This is why Europe needs a digital euro

The European Central Bank and its counterparts in the UKUSChinaand India explore a new form of state-sponsored money built on similar online ledger technology for cryptocurrencies such as bitcoin and ethereum. So-called central bank digital currencies (CBDCs) envision a future where we all have our own digital wallets and transfer money between them at the touch of a button, without the involvement of big banks, because it all happens on a blockchain

But CBDCs also present an opportunity that has gone unnoticed — to massively reduce the exorbitant levels of public debt that burden many countries. Let’s explain.

The idea behind CBDCs is that individuals and businesses would be given digital wallets by their central bank to make payments, pay taxes, and buy stocks or other securities. While with today’s bank accounts there is always the external possibility that customers will not be able to withdraw funds due to a bank runthat cannot happen with CBDCs as all deposits are 100% backed by reserves.

Current retail banks are required to keep little or no deposits in reserve, although she to have to hold a portion of their capital (i.e. easily sold assets) as protection in the event their loan portfolio gets into trouble. For example, the minimum requirement for Eurozone banks is 15.1%, which means that if they have a capital of €1 billion (£852 million), their loan portfolio cannot exceed €6.6 billion (that is, 6.6 times the deposits).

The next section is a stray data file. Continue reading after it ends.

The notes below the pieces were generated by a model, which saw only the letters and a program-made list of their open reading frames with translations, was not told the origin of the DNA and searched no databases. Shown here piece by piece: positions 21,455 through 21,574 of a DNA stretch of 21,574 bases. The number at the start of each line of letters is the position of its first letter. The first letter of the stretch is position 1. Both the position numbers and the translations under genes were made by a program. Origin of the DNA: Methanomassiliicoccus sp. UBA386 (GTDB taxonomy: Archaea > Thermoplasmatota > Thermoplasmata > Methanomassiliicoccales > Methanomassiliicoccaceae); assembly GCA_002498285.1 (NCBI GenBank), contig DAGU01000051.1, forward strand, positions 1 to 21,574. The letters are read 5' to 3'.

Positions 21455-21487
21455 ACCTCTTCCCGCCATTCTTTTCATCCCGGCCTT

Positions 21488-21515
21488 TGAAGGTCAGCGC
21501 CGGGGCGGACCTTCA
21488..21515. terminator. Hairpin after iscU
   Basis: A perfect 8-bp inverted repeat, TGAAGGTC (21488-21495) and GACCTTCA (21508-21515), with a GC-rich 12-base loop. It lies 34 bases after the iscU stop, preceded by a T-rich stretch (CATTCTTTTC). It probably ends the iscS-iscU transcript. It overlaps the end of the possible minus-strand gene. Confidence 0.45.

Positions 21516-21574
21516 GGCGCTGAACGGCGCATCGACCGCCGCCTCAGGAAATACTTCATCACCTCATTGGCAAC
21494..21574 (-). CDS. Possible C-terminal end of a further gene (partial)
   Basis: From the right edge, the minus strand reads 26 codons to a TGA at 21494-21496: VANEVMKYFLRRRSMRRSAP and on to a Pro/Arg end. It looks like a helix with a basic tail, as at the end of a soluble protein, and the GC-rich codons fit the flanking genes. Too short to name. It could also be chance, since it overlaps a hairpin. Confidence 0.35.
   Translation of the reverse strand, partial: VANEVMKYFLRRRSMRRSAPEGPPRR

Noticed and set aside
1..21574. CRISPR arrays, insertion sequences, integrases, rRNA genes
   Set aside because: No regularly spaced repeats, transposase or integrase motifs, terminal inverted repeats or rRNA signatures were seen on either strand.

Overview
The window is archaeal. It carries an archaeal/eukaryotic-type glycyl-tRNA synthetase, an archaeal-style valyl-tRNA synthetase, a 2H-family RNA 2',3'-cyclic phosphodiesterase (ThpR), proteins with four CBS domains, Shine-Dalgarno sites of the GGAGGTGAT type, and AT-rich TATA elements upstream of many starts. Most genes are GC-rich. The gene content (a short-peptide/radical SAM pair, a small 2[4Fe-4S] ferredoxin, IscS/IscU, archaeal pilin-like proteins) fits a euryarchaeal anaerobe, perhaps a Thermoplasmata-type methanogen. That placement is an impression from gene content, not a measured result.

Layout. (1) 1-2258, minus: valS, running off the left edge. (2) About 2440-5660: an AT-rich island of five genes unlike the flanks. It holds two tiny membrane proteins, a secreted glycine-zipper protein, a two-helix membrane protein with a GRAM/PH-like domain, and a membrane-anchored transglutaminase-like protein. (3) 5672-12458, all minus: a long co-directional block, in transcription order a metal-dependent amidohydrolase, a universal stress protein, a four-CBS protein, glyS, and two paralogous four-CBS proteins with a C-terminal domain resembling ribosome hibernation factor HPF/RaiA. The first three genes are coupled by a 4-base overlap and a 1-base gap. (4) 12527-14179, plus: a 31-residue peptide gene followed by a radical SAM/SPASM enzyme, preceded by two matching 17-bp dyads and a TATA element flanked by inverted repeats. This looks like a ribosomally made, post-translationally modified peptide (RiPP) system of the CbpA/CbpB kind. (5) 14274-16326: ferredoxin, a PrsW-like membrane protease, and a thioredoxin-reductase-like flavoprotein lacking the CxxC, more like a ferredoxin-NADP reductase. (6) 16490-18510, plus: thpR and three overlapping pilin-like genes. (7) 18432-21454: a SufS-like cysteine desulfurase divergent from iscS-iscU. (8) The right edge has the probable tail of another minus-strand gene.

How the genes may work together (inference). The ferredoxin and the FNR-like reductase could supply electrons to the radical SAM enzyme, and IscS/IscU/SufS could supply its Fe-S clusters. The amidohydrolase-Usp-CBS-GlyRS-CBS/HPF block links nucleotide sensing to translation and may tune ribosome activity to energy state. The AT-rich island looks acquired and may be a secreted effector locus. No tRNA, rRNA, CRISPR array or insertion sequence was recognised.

In an era of CBDCs, we assume that people still have bank accounts, for example to have their money invested by a fund manager or to make a return by having it lent to someone else on behalf of the first person. Our idea is that the 100% reserve protection in central bank portfolios should extend to these retail bank accounts.

That would mean that if a person put 1,000 digital euros in a retail bank account, the bank wouldn’t be able to multiply that deposit by opening more accounts than they could pay on demand. The bank should instead monetize its other services.

Currently, the ECB owns about 25% of the government debt of the EU Member States. Imagine if after the transition to a digital euro it decided to increase this stake to 30% by buying new government bonds issued by member states.